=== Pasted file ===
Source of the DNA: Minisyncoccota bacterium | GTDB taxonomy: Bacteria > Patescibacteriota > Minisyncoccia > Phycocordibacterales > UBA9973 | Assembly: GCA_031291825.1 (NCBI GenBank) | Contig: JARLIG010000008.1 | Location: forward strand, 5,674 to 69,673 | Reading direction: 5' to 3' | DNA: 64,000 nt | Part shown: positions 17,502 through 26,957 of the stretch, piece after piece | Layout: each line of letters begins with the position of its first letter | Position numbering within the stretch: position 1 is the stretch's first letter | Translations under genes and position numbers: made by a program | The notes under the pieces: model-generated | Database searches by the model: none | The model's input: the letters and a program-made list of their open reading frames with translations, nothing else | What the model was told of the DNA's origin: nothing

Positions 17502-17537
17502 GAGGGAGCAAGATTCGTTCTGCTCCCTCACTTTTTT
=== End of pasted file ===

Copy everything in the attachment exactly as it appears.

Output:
Source of the DNA: Minisyncoccota bacterium | GTDB taxonomy: Bacteria > Patescibacteriota > Minisyncoccia > Phycocordibacterales > UBA9973 | Assembly: GCA_031291825.1 (NCBI GenBank) | Contig: JARLIG010000008.1 | Location: forward strand, 5,674 to 69,673 | Reading direction: 5' to 3' | DNA: 64,000 nt | Part shown: positions 17,502 through 26,957 of the stretch, piece after piece | Layout: each line of letters begins with the position of its first letter | Position numbering within the stretch: position 1 is the stretch's first letter | Translations under genes and position numbers: made by a program | The notes under the pieces: model-generated | Database searches by the model: none | The model's input: the letters and a program-made list of their open reading frames with translations, nothing else | What the model was told of the DNA's origin: nothing

Positions 17502-17537
17502 GAGGGAGCAAGATTCGTTCTGCTCCCTCACTTTTTT